Will Simpson’s book be treated by certain “professionals” as an indulgence, an optional read amongst all the necessary things that must be read, and consumed quickly? How we read now is as key, I would suggest, a question for legal scholarship—international and otherwise—as how we write now (see also Michelle Boulous-Walker's, Slow Philosophy: Reading Against the Institution, and Matthew Rubery and Leah Price's Further Reading). If we are not readers who enjoy reading difficult texts—like those Renaissance readers, who loved riddles, paradoxes, veiled messages, fables, parables, and emblems—then there is little room for a writing that enables and satisfies such reading desires. Perhaps we need, then, to find a way to intertwine reflection on, and pedagogies of, writing and reading simultaneously? We are, after all, not only a community of writers, but also a community of readers. 

There are a number of times when reading is mentioned in Simpson’s book (e.g., in chapter five when Simpson mentions Carlo Ginzburg’s call for more attention to ‘the readers of history’: fn. 80, 134), but perhaps the most telling, fittingly, is in the acknowledgements: “Many people,” Simpson says, “helped me hold the world of this book together by reading chapters, offering comments, urging me on” (viii). Like writing, reading too is a precious labor: and, in the case of Simpson’s book, also very much a pleasurable one. Let us hope Simpson’s book finds many readers who read like he writes: with hesitancy more than with conviction, with delicacy, and with self-reflexive and hopeful irony. 

With that mode of reading in mind, let me suggest, hesitantly, that perhaps there are also alternative readings of some of the texts that appear in Simpson’s book, which he is less fond of, such as those novels of “the man of feeling,” who, seemingly, indulges in observing his own experience of sentiment. Eighteenth century Scotland, after all, is the time and place where much emphasis is placed on the role and value of the emotions in the making of judgements. Both philosophical and literary texts of the period—including Henry Mackenzie’s Man of Feeling or his Julia de Roubigné—could be read less as exemplars of “the lure of sentimental indulgence (tears, melodrama)” (50) of aristocratic men who discover their emotional side, and perhaps more as attempts to problematize and train affective judgement, precisely to enable reflection on the dangers of gushing with feeling. That this is a plausible reading is suggested by the heightened self-awareness and formal reflexivity of Mackenzie’s work, e.g., as in his preface to the above epistolary novel, which frames (via a series of accidental encounters) the fictional discovery of the letters by its would-be translator. The letters in Mackenzie’s novel contain multiple judgements of varying quality, and their very content, with the characters in the novel writing to friends (whose replies we never see), in many ways perform and explore the complex dynamics of Smithian moral judgement (see also Jeanne Britton’s reading of the novel in her Vicarious Narratives).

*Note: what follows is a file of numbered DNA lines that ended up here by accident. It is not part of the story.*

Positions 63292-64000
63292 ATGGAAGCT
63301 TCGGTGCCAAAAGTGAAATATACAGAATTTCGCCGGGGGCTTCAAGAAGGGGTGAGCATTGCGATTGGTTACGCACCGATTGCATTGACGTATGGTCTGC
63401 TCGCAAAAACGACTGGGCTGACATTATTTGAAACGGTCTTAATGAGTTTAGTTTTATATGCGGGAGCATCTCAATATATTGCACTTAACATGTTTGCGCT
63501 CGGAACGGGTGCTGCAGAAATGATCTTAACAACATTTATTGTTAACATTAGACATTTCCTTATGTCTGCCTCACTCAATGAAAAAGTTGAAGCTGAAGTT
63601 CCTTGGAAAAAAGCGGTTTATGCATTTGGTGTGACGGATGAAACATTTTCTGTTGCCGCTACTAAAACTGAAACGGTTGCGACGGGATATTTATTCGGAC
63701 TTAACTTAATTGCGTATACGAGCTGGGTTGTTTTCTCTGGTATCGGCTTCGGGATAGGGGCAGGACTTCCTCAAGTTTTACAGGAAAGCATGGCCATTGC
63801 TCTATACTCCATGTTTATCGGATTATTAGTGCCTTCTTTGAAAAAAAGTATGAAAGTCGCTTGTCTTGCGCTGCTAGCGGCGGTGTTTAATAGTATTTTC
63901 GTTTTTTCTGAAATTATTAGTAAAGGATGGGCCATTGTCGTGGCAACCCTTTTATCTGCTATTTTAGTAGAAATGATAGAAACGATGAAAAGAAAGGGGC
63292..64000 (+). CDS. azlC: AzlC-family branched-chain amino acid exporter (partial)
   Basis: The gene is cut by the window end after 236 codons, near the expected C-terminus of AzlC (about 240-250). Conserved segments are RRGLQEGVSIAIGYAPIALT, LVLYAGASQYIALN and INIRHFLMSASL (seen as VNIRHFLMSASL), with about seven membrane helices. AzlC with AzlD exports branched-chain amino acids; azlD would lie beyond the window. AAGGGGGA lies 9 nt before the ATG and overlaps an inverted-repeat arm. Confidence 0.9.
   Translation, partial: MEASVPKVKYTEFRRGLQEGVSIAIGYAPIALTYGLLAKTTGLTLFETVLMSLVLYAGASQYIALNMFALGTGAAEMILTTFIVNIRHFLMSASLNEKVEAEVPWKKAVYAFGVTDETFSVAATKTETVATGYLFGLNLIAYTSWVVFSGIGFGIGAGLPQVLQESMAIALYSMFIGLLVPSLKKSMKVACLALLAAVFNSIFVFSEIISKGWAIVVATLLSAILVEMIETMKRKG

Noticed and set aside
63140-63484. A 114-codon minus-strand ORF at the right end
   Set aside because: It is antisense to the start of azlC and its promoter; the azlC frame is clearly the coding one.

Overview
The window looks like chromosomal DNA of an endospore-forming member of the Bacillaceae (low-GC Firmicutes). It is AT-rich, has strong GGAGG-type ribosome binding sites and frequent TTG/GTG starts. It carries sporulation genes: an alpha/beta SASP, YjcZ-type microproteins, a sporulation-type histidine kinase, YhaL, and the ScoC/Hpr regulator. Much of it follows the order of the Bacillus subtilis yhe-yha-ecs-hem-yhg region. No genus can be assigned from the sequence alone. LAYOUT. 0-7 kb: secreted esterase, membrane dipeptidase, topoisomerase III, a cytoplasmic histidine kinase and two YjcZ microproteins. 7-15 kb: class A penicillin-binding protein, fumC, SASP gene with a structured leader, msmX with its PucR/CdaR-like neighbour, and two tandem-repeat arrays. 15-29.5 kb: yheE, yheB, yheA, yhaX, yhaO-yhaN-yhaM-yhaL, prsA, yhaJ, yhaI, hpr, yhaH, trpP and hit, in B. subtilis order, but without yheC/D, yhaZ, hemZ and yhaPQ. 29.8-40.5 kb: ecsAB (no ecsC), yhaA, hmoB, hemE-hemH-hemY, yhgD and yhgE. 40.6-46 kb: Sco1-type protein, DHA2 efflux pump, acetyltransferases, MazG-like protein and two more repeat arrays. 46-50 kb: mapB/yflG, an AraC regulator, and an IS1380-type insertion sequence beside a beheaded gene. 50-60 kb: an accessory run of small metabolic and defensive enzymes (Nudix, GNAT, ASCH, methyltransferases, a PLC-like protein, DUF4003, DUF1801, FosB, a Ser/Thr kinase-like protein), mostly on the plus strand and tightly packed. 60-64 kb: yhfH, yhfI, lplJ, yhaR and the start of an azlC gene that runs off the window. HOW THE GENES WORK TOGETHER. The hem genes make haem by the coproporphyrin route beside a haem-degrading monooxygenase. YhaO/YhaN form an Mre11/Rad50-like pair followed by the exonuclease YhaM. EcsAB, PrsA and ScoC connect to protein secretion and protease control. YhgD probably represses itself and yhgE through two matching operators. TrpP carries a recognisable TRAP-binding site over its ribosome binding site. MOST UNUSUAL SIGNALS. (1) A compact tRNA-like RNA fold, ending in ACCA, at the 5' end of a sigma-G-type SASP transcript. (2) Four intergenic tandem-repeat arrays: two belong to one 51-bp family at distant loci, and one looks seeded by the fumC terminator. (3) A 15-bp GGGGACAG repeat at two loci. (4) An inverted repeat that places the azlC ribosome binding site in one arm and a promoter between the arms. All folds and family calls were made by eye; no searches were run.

Given that emotion, sentiment, plays such a crucial role in how we judge, these writers say, so we need to find ways to slow that judgement down, to accompany affect with reason. It’s not that we should eradicate sentiment—that we cannot do, for we are creatures who judge by feeling—but we can, and should, find ways of educating our affective judgement, so as to make ourselves more aware of the proclivities and dispositions of our sentiments. Comedy (as Sterne showed) can be one such corrective, introducing, through indirect means, ways of seeing ourselves and laughing at ourselves as judges, not taking ourselves too seriously, not being too high-minded and solemn about our capacities to judge. But there are other forms—and the literary devices of, say, letter writing, as in Mackenzie’s work, offer one such example—where we can, through encountering different perspectives on some common events, find mirrors to ourselves. Literature, it turns out once again, is of crucial ethical and political value: it enables us to combine self-critique and hope, while enjoying ourselves. What could be more important—dare I say, more useful—than that?




Posted on 5 January 2023

MAKSYMILIAN DEL MAR is Professor of Legal Theory and Legal Humanities at Queen Mary University of London. He dedicates this essay to the memory of Karen Knop.